In the multifaceted effort to fight climate change, we at Emerald believe that startups are unparalleled vehicles for innovation, and we are proud to do our part to support their growth. Alongside our funds that deploy capital from our limited partners, since 2014 we have managed a financing vehicle on behalf of the Swiss government. The Technology Fund provides loan guarantees for homegrown startups and small to medium-sized enterprises (SMEs) that have a clear climate impact; as of end-2021, its portfolio had reduced a combined total of 6.1 million metric tons of carbon dioxide equivalent (CO2e) (link in German). In recent years, stakeholders outside of Switzerland have acknowledged the Fund’s potential as a model for other countries looking to cultivate their own domestic, climate-focused ecosystem of startups and SMEs.
A World Bank initiative sums up the Fund’s newfound recognition. The initiative attempts to promote public credit guarantee schemes (PCGSs)—a catch-all term for the government loan programs that encompass the Technology Fund. PCGSs essentially see governments play the role of underwriter of last resort: if an SME fails to repay a loan, the government will step in to make the financier whole. This essentially eliminates the risk associated with funding the SMEs, especially in nascent sectors like decarbonization.
The World Bank has, in the last few months, sharpened its focus on PCGSs as mediums of climate action. A formal set of guidelines for PCGSs, initially issued in 2015, outlined key considerations and criteria for governments (many of which would lean on PCGSs as a way to keep companies afloat during the worst of the covid-19 pandemic). The World Bank is now drafting a climate change-related supplement to the guidelines, which it is aiming to publish this October.
The Technology Fund is taking center stage in this process—its head, Simone Riedel Riley, recently presented to the drafting commission, and as the only PCGS in the world with an explicit climate mandate, it is a pioneer whose success will likely inspire other PCGSs. Pietro Calice, World Bank liaison in charge of PCGSs, notes that the practice adopted by the Technology Fund to cover 100% of the risk of the lending institution de facto acts as “a substitute for venture capitalists or private equity firms, backed by a full state guarantee”.
Although the Fund stipulates that 40% of a round in which it participates must come from other sources, such as equity or shareholder loans, on average, its fundees raise an average of 2.3 times the government guarantee in private capital, including from rounds after the Fund’s participation. This indicates that the mere presence of the Fund as a backer can provide a symbol of confidence to other investors in the company’s overall prospects, thereby catalyzing further growth capital.
Firms the Technology Fund supports span the spectrum of sustainability, from building materials to chemicals to renewable energy. They must demonstrate clear greenhouse gas emissions impact to be eligible for funding; the average Technology Fund recipient in 2021 had a negative footprint of 20,100 metric tons of CO2e. Calice notes that PCGSs can also help clean up SMEs in polluting sectors that previously might not have incorporated climate into their business models, by, for example, putting green “strings” on funding.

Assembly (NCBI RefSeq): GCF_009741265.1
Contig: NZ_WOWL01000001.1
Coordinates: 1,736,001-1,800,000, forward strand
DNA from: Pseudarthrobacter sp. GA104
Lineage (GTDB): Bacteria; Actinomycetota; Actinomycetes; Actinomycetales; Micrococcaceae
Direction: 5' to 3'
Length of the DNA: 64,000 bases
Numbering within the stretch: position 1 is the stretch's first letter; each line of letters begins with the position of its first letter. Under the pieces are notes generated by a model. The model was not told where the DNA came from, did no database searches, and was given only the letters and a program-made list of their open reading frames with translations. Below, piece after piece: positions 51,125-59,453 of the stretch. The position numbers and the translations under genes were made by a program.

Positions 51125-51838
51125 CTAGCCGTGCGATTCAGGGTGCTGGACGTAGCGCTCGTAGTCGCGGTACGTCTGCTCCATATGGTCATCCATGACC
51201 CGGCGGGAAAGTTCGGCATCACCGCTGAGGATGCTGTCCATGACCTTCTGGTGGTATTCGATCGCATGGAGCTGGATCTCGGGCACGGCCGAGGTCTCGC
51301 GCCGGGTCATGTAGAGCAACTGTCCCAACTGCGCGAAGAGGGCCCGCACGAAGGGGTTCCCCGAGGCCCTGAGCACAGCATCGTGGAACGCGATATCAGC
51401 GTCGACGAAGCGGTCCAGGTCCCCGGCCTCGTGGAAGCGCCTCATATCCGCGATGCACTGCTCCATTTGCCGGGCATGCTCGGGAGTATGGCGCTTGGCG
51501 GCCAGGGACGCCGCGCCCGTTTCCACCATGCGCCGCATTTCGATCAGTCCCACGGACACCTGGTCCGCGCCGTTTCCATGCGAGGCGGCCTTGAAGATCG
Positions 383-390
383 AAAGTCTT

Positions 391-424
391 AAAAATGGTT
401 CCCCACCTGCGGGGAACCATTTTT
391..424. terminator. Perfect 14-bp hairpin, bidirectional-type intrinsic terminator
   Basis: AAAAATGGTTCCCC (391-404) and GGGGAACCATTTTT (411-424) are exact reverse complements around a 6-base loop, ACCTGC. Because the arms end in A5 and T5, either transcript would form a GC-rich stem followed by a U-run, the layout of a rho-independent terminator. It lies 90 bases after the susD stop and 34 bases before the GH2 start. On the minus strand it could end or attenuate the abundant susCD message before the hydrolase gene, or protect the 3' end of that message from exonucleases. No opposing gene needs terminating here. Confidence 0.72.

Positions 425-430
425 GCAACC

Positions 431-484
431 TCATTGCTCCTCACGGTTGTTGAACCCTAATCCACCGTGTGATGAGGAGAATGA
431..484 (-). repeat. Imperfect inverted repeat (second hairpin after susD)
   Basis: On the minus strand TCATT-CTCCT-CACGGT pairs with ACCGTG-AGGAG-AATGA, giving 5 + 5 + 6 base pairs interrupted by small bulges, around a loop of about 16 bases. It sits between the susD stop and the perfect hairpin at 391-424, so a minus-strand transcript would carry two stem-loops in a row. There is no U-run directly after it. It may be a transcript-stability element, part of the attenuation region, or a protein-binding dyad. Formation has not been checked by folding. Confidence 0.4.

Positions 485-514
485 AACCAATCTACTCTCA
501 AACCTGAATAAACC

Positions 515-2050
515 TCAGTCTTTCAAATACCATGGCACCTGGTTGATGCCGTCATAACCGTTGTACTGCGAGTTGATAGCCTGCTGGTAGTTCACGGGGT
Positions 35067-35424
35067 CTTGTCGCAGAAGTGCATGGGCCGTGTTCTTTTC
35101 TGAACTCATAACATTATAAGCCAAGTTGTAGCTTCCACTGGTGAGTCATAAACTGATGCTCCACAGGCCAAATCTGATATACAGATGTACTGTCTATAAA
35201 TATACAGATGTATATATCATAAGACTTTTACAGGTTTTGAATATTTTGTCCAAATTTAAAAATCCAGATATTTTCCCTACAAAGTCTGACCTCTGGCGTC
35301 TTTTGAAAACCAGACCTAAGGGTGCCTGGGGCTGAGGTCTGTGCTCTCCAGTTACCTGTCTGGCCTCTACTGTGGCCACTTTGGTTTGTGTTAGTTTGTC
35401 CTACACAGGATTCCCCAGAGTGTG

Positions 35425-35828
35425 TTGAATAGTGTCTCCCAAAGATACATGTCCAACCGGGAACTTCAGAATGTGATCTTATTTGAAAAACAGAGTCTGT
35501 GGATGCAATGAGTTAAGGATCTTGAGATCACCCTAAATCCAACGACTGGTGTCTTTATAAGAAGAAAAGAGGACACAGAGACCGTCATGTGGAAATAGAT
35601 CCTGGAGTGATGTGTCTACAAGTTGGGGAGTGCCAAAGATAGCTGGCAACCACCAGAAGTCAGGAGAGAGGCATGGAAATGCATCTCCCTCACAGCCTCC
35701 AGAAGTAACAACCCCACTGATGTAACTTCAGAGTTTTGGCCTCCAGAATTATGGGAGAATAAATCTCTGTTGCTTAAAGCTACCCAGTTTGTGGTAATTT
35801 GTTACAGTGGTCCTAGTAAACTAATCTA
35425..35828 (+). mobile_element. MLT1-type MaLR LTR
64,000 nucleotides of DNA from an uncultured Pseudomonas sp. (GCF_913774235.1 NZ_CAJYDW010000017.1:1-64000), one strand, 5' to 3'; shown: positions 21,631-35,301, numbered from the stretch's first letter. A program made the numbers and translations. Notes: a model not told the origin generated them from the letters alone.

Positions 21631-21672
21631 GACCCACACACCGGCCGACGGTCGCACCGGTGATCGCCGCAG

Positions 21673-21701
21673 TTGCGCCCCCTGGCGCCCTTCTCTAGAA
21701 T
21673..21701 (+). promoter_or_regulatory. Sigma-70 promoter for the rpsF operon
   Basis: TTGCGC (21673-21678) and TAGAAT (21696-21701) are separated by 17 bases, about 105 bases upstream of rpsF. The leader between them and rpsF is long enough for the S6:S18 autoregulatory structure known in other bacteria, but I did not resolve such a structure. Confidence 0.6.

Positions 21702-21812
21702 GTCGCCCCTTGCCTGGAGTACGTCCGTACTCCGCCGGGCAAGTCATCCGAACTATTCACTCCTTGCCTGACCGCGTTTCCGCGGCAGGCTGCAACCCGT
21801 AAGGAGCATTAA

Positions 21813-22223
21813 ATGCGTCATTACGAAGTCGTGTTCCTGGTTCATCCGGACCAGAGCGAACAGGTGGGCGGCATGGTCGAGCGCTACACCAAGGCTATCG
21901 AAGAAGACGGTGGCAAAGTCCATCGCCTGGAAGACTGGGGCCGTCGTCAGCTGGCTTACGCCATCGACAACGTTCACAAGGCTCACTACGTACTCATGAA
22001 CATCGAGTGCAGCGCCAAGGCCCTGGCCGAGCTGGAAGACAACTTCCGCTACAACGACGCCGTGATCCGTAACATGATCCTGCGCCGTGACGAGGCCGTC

Advice for PCGSs
As countries around the world pull an increasingly diverse set of levers to combat climate change, they can look to the Technology Fund’s model for PCGSs. Riedel Riley provides three key pieces of advice:
1. Establish simple, clear and unambiguous selection criteria. “Since a PCGS is financed by taxpayers’ money, all applicants have to be treated equally,” she says. “If you need to reject a request for a guarantee, the reason for the rejection must be transparent.”
2. Employ a seasoned partner, as the Swiss government has done with Emerald. “This can ensure the public sector doesn’t need to build up a whole new team to do, essentially, venture vetting,” Riedel Riley says.
3. Position the loan guarantee floor and ceiling appropriately. “If you give [a small startup], say, $30 million, how are they going to pay that back? It’s risky as repayment might depend on a successful sale of the startup,” she says. “Don’t encourage your recipients to take out loans that are too big for them.”
Riedel also cautions that the emissions impact of Technology Fund recipients is not factored into Switzerland’s official domestic carbon budget, largely due to the fact that most of its portfolio companies are export-oriented, making their country-specific contributions hard to pin down. “You need to avoid double counting,” she says.
Nevertheless, the overarching lesson of the Technology Fund is that with careful planning and oversight, PCGSs can flourish and meaningfully contribute to climate agendas around the world. Calice, for one, is bullish on their prospects: “In five years’ time, I expect the majority of PCGSs around the world will have designed and implemented a roadmap to green their strategy and operations,” he says.
Disclaimer: Emerald Technology Ventures AG, along with subcontractor South Pole, is managing the Swiss Technology Fund on behalf of the Swiss Federal Office for the Environment FOEN.